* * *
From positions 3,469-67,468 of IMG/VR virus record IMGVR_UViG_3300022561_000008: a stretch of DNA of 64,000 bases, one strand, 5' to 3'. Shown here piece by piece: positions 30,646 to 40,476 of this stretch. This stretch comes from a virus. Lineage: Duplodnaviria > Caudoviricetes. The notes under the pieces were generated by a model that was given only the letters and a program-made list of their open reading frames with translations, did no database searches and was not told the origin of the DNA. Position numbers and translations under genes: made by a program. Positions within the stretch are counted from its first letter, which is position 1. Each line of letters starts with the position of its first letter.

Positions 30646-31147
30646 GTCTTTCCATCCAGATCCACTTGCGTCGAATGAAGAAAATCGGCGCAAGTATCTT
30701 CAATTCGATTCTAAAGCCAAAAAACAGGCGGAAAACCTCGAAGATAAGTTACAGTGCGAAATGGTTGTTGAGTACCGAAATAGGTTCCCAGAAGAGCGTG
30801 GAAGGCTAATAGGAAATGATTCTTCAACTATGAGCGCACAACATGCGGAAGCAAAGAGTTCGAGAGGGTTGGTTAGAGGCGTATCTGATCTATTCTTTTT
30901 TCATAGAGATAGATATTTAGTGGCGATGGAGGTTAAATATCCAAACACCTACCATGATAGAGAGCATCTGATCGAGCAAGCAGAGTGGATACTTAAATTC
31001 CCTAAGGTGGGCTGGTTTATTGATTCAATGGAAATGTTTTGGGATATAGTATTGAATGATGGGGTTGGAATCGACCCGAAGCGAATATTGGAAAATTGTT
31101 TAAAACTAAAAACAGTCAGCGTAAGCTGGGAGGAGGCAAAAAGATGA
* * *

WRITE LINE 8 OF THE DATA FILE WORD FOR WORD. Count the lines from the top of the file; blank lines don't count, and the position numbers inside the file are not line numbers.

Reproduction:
31101 TAAAACTAAAAACAGTCAGCGTAAGCTGGGAGGAGGCAAAAAGATGA